Once in a while we like to introduce you adventurous families that inspire us. This time we interviewed the Hunter family that inspired us with their fearless trip to the countries of Western Africa with their 6 and 4 years old girls. Kyla told us little about it, about their favourite trip and gave some travel tips.

1. Can you introduce yourself in 5 sentences?

I’m Kyla, my husband is Randy and my two girls are 6 year old Calais (Kal-lay) and four year old Kacela (Kuh-say-luh). We live in Northern Canada and as much as we love our small town we like to escape it as much as possible. I’m an optometrist (eye doctor) with my own practice and two awesome business partners who also love to travel, allowing me to take 10-12 weeks of vacation a year. This gives us lots of time to travel both to family scattered throughout North America, and on our own adventures. Really, travel is what we do for fun, but when we’re not traveling we like to go on family bike rides, or play games together.

2. What was your favourite trip till now as a family? Can you describe it?

Our favourite family trip so far was when the girls were tiny, Kacela was only 6 months old and Calais had just turned 2. We spent a month traveling through Hong Kong, Vietnam and Cambodia. I had a friend living in Hong Kong at the time so we spent a few days with him getting over jet lag and eating some delicious Dim Sum. Then we headed to South East Asia. I booked our first 3 nights in a lovely little hotel in Hanoi, a 2 night cruise on Ha Long Bay, and that was it. I did a ton of research before we left, but we just planned as we went. It was so relaxing and gave us the freedom to really tailor our travels to our needs at the time. With young kids, that can change from day to day! There’s a lot that we didn’t see in both Vietnam and Cambodia, but we were okay with that knowing we’d return at some point. We were happy with what we saw and didn’t feel pressured into “fitting it all in”. The other amazing thing about that trip was it was the first time I realized how much kids can open the doors to local culture. Our little blonde-hair blue-eyed girls were a major hit with the locals and everywhere we went people were stopping to touch them, hold them and talk to us because we were with them. We had far more interaction with people that we would have if we were traveling on our own, and I loved that.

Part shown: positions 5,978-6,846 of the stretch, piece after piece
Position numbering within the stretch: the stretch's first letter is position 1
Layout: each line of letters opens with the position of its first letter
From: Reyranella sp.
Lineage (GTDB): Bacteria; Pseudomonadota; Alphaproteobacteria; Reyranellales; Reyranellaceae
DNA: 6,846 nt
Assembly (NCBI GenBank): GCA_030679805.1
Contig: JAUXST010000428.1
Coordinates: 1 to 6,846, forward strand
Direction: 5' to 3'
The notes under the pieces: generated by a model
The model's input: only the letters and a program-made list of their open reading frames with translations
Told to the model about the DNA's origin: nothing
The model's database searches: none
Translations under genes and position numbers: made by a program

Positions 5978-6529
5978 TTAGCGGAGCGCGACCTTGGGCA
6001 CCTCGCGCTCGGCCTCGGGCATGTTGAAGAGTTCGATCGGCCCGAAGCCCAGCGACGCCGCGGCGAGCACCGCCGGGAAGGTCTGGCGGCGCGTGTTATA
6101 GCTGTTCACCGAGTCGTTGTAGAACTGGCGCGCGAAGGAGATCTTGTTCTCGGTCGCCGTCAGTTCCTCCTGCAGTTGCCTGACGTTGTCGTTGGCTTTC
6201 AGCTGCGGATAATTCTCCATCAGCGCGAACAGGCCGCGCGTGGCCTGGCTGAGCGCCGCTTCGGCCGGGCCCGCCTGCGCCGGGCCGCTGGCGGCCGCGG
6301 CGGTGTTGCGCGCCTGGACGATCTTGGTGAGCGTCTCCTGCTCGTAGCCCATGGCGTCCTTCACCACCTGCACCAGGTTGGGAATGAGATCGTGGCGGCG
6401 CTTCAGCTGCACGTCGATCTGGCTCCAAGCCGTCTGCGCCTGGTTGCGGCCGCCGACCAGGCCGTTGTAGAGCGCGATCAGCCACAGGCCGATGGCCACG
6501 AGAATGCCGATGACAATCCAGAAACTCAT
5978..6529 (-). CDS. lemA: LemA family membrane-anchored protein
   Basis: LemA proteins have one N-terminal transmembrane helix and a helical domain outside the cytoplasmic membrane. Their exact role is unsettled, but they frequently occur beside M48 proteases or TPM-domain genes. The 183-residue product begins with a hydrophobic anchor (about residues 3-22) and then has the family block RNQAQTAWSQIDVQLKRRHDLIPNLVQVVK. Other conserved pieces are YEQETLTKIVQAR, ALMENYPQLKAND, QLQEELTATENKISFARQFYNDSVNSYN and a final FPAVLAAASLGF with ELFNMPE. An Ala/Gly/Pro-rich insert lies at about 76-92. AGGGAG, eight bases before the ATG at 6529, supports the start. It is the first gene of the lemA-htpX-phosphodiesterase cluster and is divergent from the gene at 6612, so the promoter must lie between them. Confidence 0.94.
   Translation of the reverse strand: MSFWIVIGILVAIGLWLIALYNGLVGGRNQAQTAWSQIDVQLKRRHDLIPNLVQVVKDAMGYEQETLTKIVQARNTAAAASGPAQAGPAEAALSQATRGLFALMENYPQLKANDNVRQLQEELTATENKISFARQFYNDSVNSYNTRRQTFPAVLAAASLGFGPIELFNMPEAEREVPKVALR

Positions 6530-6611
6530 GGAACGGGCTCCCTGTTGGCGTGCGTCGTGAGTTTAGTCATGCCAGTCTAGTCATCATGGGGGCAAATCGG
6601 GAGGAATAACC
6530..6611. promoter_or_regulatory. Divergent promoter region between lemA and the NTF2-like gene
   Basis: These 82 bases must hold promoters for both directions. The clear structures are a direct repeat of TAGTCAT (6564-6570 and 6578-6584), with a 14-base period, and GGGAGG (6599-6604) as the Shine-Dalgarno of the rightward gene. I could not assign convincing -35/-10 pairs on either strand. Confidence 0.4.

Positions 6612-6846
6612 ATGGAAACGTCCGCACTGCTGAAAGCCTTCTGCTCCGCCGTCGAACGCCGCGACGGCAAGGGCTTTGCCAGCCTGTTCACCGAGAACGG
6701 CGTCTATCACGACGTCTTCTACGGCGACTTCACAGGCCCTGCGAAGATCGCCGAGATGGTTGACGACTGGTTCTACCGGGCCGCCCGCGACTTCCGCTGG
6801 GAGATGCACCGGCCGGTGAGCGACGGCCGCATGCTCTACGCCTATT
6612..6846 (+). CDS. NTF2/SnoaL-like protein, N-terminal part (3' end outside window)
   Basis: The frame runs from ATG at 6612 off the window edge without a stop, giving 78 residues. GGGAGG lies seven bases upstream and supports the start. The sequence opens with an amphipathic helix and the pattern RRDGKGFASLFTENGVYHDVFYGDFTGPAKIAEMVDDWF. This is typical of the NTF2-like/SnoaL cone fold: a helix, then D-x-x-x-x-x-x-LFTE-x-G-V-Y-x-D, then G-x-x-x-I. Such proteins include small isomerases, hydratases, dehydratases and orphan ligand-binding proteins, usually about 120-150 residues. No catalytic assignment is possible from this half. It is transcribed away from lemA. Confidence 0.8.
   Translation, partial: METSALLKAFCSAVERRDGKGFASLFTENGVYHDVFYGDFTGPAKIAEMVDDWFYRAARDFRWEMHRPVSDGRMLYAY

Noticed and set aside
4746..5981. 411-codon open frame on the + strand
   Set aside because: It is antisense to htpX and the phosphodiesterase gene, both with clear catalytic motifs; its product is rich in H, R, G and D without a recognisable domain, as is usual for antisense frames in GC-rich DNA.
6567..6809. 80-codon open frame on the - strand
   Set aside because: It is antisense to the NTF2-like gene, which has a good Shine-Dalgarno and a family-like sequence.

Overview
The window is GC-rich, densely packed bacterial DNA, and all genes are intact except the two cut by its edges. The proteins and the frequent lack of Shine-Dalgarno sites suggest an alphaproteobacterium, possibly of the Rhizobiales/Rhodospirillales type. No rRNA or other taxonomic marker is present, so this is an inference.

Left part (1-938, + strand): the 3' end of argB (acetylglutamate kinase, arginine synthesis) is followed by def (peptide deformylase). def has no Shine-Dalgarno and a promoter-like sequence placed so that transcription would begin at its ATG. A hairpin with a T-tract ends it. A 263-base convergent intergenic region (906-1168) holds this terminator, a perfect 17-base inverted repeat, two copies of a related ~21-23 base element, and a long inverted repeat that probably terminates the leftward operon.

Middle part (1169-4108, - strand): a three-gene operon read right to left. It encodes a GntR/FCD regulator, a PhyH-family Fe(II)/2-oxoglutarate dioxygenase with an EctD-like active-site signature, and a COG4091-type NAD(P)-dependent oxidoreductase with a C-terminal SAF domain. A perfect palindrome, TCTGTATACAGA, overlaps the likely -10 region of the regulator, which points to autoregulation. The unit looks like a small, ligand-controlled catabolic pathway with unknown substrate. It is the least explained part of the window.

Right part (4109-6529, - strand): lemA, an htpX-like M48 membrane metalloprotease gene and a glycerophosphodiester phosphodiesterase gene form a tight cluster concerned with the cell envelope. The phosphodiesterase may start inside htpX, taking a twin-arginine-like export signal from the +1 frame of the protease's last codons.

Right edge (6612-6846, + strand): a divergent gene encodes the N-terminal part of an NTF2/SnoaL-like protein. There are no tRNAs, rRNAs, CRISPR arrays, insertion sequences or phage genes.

3. Can you describe your most adventurous experience on your travels?

The adventure that sticks out the most in my mind was the bus ride we recently took from Tanguieta in Northern Benin, to Ouagadougou in Burkina Faso. It was a 400km trip that took us 11.5 hours! We were crammed into a van that should have fit about 15 people max, and instead had 20 of us, plus a man riding on the back managing the roof-top luggage. We stopped at the border to exit Benin, and then about 10km later to enter Burkina Faso. Then, we stopped 11 more times, 9 for roadside passport checks and 2 more times to drop off or pick up people. When we rolled into the largest stop to unload about half of our passengers, the police didn’t like where the driver stopped. They escorted us to their compound and an animated discussion ensued. The driver had to pay a fine, and then park down the road to finish unloading his passengers. Another police man showed up and decided he didn’t like the parking spot where the first police officer had directed us to…so he kicked us out and we had to find a third parking spot! It was a lot of hassle, but amusing to watch. I felt bad for the driver, but that’s just how things go. Rules are flexible and change with the whim of whichever authority figure seems to be around at the time. We ended the last bit of the drive with a chicken in the front seat, so the girls were happy. Local transport can be a lot of fun, but 11.5hrs was a bit much, especially for 6’3”Randy!!